Last modified: 2015-01-17 by ivan sache
Keywords: oseja de sajambre | león |
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Flag of Oseja de Sajambre - Image by Antonio Gutiérrez (VexiLeón website), 3 January 2011
The municipality of Oseja de Sajambre (265 inhabitants in 2009; 7,331 ha; municipal website) is located in the extreme northeast of León Province, on the border with Asturias, 125 km of León. The municipality is made of the villages of Oseja de Sajambre (capital), Pío de Sajambre, Ribota de Sajambre, Soto de Sajambre and Vierdes de Sajambre. Its territory is mostly made of the Sajambre Valley, watered by river Sella.
The Sajambre valley, located in the northern side of the Cantabrian
Cordillera, was already settled in the 4th-3rd millenniums BC, as
shown by several megalithic remains. The toponymy indicates successive
waves of Indo-European, Celtic and Roman colonization. The hydronym
Sella is of Indo-European origin (Salía), transformed by the Celts
into Sailia and by the Romans into Saelia. Oseja means a settled place
(Celtic, au) near river Sella. Sajambre, from Celtic Salimaine,
latinized into Saliamen, means "the territory watered by river Sella".
After the Roman conquest, the Sajambre valley was crossed by a way heading to the Asturian coast, locally known as Via Saliamica (973). The road was used to export ore extracted in the local mines but also to spread the Roman culture, and, subsequently, the Christian religion, in the mountains. Later on, it became a main way of communication between Castile and eastern Asturias, via the passes of Beza and Pontón. On 16 February 1655, Pedro Díaz de Oseja, Archdeacon of Villaviciosa, bequeathed a lot of money for the revamping of the way, which has been known since then as the Archdeacon's Path (Senda del Arcediano) and is today a popular hiking trail (18 km).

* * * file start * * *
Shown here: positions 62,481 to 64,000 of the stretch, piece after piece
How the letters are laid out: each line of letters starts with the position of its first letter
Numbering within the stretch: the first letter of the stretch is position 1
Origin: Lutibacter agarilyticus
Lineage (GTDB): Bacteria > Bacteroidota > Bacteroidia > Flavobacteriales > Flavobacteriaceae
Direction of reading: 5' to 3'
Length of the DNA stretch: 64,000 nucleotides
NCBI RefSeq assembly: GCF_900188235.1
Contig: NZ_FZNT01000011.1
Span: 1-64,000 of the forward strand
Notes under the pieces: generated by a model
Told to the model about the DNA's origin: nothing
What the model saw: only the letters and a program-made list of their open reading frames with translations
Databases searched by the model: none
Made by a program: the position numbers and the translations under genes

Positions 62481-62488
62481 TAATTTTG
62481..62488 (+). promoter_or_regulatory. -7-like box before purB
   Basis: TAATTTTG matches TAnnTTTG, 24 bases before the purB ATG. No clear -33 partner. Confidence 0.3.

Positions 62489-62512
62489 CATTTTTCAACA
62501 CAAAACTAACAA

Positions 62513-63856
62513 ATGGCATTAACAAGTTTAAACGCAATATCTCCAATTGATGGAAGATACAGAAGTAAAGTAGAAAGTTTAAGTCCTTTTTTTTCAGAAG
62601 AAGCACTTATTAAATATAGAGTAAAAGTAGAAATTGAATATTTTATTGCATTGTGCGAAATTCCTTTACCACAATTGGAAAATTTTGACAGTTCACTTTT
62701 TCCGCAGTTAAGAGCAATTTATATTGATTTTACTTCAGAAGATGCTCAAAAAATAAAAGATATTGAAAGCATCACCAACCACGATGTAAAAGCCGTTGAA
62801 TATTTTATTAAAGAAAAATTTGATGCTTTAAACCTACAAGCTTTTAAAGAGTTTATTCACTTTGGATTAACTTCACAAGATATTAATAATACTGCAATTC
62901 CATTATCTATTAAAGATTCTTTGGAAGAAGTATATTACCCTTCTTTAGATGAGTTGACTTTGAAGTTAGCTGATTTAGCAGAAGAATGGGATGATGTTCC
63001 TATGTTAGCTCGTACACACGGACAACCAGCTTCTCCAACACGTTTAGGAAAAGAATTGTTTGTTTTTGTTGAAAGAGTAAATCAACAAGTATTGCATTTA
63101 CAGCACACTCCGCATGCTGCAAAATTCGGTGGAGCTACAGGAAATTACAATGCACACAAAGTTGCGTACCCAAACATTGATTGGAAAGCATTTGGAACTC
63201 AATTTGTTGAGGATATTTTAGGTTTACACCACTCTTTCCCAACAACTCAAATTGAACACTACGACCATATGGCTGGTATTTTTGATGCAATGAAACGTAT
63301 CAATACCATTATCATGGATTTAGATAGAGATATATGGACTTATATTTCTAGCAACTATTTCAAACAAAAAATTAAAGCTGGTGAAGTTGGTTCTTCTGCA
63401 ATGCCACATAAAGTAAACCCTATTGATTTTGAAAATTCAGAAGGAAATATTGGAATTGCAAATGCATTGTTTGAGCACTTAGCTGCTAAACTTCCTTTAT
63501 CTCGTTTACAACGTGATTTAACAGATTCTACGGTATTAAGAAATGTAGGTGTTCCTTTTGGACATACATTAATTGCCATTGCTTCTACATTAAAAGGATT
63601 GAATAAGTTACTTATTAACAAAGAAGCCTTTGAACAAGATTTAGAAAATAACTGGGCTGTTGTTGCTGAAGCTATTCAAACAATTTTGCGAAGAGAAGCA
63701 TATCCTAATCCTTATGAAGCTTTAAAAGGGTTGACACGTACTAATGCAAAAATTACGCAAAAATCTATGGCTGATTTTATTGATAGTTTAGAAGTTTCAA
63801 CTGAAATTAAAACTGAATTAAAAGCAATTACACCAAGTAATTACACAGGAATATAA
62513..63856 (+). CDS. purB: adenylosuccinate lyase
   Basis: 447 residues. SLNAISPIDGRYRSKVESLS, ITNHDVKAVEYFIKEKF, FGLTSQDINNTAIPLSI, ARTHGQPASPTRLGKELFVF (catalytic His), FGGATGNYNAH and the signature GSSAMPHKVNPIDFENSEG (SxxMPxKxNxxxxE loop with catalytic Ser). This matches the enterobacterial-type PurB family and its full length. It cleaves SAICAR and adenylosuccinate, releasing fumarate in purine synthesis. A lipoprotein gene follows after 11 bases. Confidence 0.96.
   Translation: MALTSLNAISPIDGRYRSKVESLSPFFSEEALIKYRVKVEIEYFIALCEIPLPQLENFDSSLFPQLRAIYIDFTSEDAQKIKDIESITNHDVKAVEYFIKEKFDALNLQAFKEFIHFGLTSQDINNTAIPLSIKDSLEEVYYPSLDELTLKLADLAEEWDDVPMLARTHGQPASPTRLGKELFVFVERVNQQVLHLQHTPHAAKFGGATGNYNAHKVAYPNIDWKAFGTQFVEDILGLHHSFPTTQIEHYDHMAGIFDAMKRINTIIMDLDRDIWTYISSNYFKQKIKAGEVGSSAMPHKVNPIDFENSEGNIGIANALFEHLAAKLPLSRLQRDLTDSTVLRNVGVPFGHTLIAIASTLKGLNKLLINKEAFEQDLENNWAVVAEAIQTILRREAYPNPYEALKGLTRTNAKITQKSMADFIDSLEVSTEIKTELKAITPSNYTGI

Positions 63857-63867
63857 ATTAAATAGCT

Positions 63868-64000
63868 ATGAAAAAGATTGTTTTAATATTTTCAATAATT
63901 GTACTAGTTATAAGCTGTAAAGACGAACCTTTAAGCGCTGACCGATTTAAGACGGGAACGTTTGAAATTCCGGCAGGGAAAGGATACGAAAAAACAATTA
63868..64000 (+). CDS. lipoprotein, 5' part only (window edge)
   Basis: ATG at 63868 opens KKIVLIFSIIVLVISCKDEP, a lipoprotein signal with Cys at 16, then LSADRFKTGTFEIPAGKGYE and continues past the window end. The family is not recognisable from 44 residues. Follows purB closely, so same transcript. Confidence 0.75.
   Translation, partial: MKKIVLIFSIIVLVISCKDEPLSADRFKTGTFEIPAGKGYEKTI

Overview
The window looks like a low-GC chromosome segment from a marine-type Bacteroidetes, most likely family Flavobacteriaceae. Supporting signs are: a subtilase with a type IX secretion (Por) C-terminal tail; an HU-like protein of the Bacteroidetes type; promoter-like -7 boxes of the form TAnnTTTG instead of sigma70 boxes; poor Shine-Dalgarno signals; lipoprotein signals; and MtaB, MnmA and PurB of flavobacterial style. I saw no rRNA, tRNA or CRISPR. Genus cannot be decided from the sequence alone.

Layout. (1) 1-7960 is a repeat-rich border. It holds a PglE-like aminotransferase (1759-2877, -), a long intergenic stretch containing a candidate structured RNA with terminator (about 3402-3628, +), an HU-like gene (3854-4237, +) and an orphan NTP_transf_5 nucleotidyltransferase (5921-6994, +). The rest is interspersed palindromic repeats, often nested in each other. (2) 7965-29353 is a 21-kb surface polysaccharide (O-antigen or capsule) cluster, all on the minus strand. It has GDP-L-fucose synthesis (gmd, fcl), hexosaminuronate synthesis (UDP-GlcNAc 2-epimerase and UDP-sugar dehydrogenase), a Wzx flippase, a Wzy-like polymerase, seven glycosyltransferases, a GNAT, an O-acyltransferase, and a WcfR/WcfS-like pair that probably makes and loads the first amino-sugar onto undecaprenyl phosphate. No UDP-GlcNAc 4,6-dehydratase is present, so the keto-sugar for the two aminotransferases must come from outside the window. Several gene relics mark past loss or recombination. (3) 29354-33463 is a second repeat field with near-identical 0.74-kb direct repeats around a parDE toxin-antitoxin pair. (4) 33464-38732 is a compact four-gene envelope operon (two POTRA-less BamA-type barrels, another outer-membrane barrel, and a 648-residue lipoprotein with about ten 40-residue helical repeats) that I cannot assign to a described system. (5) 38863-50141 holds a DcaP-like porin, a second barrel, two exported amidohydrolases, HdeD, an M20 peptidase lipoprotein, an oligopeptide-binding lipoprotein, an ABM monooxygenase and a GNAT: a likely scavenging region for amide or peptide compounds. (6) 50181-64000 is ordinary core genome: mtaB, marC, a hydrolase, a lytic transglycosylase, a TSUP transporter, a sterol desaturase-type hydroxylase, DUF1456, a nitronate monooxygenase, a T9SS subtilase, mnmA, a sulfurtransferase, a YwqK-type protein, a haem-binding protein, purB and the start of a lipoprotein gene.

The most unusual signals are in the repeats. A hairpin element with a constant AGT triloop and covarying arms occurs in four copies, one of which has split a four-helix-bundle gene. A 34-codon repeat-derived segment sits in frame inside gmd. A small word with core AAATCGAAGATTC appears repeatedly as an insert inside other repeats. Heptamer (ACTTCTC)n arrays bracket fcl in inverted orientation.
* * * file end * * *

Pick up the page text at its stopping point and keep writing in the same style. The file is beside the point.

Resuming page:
The oral tradition and the toponymy seem to indicate that the Sajambre
valley was part of the early spot of Asturian uprising against the
Muslims, led in the mountains by Pelagius in 718-722, and at the
origin of the subsequent Kingdom of Asturias. The Asturian Chronicles
state that King Alfonso I (739-757) incorporated the valley to the
Kingdom of Asturias and reorganized the reconquerred area, mixing
local people with colonists coming from northern regions; the
necropolis found in Oseja probably dates from this period. The St.
Pelagius chapel of Pío de Sajambre was considered as the oldest
Christian sanctuary in the Sajambre valley.
In the 10th century, the Sajambre Valley was ruled by the León-based Counts of Flaínez, who founded in 999 the St. Mary church in the village of Oseja; the St. Mary monastery mentioned in the 11th century was nothing but a "fake" monastery, without any monastic activity. The Counts transferred at the end of the 10th century their rights on the valley to the monastery of Sahagún, that would rule the valley until the 12th century. Accordingly, Sajambre became part of the Kingdom of León.
The Council of Sajambre, made of the five villages of the valley, appeared in 1291; its territorial limits have hardly varied since then and the current municipal territory matches quite well the Council's territory. The Council was placed under the direct authority of the King and its members were elected by the Council's assembly, called by ringing the church's bell.
Ivan Sache, 3 January 2011
The flag and arms of Oseja de Sajambre (municipal website) are prescribed by a Decree adopted on 25 February 2003 by the Municipal Council, signed on 26 May 2003 by the Mayor and published on 11 June 2003 in the official gazette of Castilla y León, No. 111, p. 8,581 (text).
The symbols are described as follows:
Flag: Rectangular flag with proportions 2:3, made of five equal horizontal stripes, from top to bottom, green, white, blue, white and green, with a red stripe of 1/3 the flag's hoist running from upper hoist to lower fly, charged in its upper part with a white chamois' head.
Coat of arms: Per bend serrated argent of five pieces, 1. Azure five cart's wheels argent 2 + 2 + 1, 2. Gules a chamois argent, in base wavy argent and azure. The shield surmounted with a Royal crown closed.
Ivan Sache, 3 January 2011